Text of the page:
WASHINGTON, D.C.-The new law that requires all Massachusettsresidents to obtain healthcare coverage challenges the healthcarecommunity to devise affordable coverage options. The landmarklegislation calls for insurers to offer "affordable," high-qualityhealth plans. These are expected to carry average monthly premiumsof about $325 for individuals-much less than the current $600monthly cost of coverage in the individual market (more than $1,000for families).
WASHINGTON, D.C.-The new law that requires all Massachusetts residents to obtain healthcare coverage challenges the healthcare community to devise affordable coverage options. The landmark legislation calls for insurers to offer "affordable," high-quality health plans. These are expected to carry average monthly premiums of about $325 for individuals-much less than the current $600 monthly cost of coverage in the individual market (more than $1,000 for families).
The program requires individuals to purchase "creditable coverage" and employers with more than 10 workers to offer plans that meet set criteria. A new state agency will certify those insurance products that meet standards for "high value and good quality."
Such plans, however, are likely to face detailed coverage requirements, including dental and vision services, mental health and a range of mandated benefits.
Insurers will be able to market high-deductible plans with health savings accounts, which will be supported by favorable state tax treatment. Such flexibility will be important for MCOs trying to craft affordable plans, but may not be sufficient as industry struggles to devise low-cost plans that meet the state's criteria.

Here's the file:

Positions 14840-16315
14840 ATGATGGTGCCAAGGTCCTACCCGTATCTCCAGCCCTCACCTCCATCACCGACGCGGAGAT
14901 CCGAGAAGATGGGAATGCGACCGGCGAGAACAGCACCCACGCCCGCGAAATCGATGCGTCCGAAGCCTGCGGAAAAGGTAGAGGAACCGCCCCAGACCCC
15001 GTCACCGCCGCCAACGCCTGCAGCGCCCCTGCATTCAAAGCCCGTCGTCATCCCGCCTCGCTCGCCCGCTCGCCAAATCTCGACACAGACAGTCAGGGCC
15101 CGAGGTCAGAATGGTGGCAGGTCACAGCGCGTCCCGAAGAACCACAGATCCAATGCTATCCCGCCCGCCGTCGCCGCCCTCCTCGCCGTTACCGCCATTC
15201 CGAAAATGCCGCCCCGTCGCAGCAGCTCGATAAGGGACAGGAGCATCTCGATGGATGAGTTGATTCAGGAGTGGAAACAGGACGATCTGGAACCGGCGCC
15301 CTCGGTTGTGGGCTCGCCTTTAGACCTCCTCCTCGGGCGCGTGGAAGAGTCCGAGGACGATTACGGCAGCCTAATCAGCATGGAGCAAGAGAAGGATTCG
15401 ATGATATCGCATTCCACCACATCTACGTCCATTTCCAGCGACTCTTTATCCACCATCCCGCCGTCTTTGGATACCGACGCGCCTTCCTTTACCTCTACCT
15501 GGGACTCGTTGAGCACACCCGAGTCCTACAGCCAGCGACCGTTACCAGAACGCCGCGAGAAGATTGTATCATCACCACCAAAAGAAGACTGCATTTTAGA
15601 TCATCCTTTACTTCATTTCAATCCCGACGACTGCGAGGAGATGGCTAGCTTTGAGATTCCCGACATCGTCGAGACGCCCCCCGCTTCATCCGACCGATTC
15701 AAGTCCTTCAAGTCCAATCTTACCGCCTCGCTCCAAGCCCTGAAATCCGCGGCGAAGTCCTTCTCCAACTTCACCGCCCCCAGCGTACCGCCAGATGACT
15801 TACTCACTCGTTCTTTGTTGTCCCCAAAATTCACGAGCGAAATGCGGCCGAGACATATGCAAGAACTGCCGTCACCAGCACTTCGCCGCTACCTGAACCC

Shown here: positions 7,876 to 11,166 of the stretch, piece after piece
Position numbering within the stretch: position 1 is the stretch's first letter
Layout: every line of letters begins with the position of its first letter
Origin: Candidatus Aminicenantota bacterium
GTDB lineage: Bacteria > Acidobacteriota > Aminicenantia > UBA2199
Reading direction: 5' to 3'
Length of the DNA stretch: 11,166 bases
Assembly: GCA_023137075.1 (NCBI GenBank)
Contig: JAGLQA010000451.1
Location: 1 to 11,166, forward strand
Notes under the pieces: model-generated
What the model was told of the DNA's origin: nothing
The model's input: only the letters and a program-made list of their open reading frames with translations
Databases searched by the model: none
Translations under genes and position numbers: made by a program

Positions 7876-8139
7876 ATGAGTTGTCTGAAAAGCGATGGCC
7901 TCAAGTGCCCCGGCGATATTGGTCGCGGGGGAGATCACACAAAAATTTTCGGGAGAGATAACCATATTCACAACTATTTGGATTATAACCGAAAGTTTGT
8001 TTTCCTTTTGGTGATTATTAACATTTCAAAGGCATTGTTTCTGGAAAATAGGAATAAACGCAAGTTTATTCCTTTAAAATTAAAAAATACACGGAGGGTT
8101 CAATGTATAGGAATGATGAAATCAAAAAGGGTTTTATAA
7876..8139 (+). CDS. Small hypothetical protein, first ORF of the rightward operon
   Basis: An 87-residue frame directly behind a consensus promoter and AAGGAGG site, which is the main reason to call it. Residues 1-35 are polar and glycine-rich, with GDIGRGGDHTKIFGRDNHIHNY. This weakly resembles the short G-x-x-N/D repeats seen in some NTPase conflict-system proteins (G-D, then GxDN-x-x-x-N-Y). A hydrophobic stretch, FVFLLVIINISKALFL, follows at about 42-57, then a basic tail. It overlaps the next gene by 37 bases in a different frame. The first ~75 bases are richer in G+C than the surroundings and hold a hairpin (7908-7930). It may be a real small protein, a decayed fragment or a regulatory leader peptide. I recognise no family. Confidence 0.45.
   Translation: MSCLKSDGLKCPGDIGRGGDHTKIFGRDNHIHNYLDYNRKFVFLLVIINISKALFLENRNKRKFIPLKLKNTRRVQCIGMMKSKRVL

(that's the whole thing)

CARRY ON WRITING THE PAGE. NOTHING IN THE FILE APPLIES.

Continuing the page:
RANGE OF SUBSIDIES
A key part of the program is to extend the state's Medicaid program for individuals and families from 200% to 300% of the federal poverty level (income of $38,400 a year for a family of two). Qualifying individuals will receive subsidies on a sliding scale, with no premium payments for those earning less than $9,600 a year. The cost of a basic coverage package for individuals at the higher end of the scale, though, is expected to be about $200 a month. Such premiums for those receiving partial subsidies may be too expensive and could prompt many to simply pay the penalty for non-coverage. The fine is only $150 during the first year that they do not buy coverage, although penalties are slated to rise considerably in later years.
The new Massachusetts law also requires employers with more than 10 workers to provide health coverage for employees or pay a fee to the state. The concern, again, is that the relatively low fine (which may be dropped altogether) will prompt some employers to drop current coverage or switch to less expensive plans with less comprehensive coverage.
A $295 penalty amounts to one-fifth to one-tenth of what it costs companies to offer most plans available today, explains William Custer of the Department of Risk Management and Insurance at Georgia State University. "Given the penalties for non-compliance, it would seem that plans can't cost much or many individuals and employers would just pay the penalty," he points out. "It's really unclear how the state will determine the characteristics of an affordable plan."
Expanded individual coverage and changes in the structure of the individual and small-group market should reduce non-group premium costs by 24%, according to actuarial analysis. However, if coverage is too costly, less healthy individuals are more likely to sign up, creating a more costly risk pool.
Healthcare advocates praised the Massachusetts plan for taking a bold step to deal with the rising number of uninsured. The program, which represents a compromise crafted by Republican Governor Mitt Romney and a Democratic legislature, aims to cover 90% of the state's uninsured residents. In addition to the individual and employer coverage mandates, which are expected to reach 215,000 currently uninsured workers, the program also expands Medicaid eligibility for about 300,000 lower-income residents.